District VIII
PublisherHead of Zeus
Date Published08 March 2018
Price£ 8.99

District VIII

by Adam Lebor

Romany cop Balthazar Kovacs receives a text showing a dead man, one of the hundreds of refugees crowded into Budapest hoping for a new life in the West.


In the late summer of 2015, Keleti railway station in Budapest is packed with those fleeing conflict in Syria, Afghanistan and Iraq. Those at the top of Hungary’s power structure have their own reasons for blocking onward progress of the refugees, whilst stirring up latent enmity against them, creating a febrile atmosphere with undercurrents of violence.
Against this background, murder squad detective Kovacs is sent a text of a man, evidently dead, and an address: 26, Republic Square, site of past atrocities during both the Nazi years and the Communist period. On arrival he is warned off by the Gendarmerie, a newly-created powerful and brutal force answerable only to the man at the top, Prime Minister Pal Palkovics.
Those at the top are in a permanent struggle for advantage, always ready to play a dirty trick on a co-conspirator if they see some benefit arising.
Kovacs is under-gunned in his attempt to investigate the murder, and the Gendamerie and their backers represent an existential threat. He has some cards to play, however. He has close family members who are involved with people smuggling, and his off-and-on girlfriend Eniko is a journalist with a reputation and contacts. Both the police and local and foreign secret service agencies have concerns about the situation and are willing to help.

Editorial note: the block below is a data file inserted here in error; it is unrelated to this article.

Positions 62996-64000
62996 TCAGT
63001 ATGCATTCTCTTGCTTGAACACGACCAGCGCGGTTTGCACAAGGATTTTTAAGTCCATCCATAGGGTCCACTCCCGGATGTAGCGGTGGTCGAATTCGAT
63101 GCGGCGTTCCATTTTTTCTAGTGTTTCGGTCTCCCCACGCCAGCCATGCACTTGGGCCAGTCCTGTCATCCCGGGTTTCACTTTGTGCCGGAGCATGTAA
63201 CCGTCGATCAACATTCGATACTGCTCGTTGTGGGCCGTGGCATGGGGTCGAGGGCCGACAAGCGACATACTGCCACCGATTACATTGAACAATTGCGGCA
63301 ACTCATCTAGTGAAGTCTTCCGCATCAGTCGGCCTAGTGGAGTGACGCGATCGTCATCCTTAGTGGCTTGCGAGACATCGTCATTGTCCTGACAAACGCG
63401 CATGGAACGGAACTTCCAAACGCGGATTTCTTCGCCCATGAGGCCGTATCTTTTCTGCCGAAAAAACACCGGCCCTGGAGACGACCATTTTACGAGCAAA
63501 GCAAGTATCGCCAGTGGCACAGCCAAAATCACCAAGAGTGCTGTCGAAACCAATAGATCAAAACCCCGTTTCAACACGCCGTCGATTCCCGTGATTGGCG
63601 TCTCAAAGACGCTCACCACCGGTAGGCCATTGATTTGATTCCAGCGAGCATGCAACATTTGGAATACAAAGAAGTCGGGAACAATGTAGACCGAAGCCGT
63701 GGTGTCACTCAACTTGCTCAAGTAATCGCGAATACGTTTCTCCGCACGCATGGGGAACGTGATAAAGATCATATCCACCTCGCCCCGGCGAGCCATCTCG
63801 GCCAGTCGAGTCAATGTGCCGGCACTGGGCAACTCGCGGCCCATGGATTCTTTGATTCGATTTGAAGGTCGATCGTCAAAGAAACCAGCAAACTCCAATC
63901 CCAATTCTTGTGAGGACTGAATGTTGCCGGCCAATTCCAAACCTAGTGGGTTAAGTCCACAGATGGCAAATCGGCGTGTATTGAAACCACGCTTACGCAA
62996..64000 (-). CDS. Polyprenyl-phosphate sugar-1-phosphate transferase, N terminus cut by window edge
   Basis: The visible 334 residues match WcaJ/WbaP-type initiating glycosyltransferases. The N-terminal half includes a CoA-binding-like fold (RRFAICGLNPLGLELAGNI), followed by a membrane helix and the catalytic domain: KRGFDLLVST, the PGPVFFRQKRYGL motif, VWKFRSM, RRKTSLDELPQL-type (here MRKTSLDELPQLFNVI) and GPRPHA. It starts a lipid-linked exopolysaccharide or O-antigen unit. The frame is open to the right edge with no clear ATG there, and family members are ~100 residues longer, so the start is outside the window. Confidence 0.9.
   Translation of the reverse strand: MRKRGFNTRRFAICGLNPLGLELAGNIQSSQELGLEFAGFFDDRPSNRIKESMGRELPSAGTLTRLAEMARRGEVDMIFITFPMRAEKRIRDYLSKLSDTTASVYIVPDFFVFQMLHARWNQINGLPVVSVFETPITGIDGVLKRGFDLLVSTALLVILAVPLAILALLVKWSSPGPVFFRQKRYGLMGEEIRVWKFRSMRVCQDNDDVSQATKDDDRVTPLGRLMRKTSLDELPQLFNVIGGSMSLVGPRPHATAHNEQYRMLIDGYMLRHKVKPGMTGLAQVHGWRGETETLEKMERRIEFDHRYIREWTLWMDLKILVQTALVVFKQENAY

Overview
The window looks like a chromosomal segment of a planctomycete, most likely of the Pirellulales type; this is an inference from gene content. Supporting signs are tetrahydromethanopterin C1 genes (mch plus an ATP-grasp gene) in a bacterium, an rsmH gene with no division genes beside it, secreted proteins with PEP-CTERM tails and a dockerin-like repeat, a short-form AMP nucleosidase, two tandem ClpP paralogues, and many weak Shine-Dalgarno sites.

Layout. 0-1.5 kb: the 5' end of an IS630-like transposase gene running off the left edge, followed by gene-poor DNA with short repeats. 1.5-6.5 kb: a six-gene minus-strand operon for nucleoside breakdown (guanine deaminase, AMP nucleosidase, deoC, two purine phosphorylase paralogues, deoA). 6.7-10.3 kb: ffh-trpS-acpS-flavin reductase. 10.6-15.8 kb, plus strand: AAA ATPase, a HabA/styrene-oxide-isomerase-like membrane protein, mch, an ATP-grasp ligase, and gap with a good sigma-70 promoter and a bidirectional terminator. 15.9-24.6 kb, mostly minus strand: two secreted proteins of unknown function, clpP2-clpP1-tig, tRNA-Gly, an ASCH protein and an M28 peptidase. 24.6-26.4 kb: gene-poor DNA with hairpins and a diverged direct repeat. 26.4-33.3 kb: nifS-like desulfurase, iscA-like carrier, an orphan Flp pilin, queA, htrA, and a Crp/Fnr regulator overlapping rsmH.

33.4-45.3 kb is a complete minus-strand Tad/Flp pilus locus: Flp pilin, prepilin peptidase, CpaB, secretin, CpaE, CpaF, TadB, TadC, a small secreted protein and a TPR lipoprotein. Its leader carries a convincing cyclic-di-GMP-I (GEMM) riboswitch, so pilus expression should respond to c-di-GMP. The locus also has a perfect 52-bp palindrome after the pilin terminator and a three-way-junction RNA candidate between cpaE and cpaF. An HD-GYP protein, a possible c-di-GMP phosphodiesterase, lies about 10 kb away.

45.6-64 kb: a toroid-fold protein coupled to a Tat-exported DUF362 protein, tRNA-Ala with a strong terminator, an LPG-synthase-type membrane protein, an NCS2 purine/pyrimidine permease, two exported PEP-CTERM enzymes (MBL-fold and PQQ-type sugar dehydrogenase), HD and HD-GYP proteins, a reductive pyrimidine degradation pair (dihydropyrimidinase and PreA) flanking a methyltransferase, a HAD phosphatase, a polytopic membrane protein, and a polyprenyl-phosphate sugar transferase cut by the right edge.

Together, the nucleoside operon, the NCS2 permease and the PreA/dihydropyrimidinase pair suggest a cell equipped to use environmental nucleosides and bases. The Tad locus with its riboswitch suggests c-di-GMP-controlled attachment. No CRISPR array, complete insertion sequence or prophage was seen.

This is an excellent thriller, entwined with plenty of topical issues. Visitors to Budapest can see the money being spent parts of the centre favoured by tourists, and the remarks made about the diversion of EU largesse into private hands is thought-provoking. As in Russia, the fall of communism has not ended the centralisation of political and economic power, and society remains vulnerable to manipulation by the self-interested.
The flood of refugees from the Middle East is of course a big news issue, and one over which there is a great divergence in views; Lebor suggests that Hungary’s compassion is limited, even though some individuals try to help. Kovacs, being a Romany, is no stranger to discrimination himself and is thus understandably sympathetic.
In fact, Kovacs is a terrific character, a man who appreciates his community but risks ostracism by refusing to live as his father and some other members of his community demand. As with Romano Gry, Martin Cruz Smith’s gypsy protagonist, Kovacs gives the reader insights into an alien culture that is by and large reviled, and adds an exotic note to a gripping tale.

Reviewed 17 March 2018 by Chris Roberts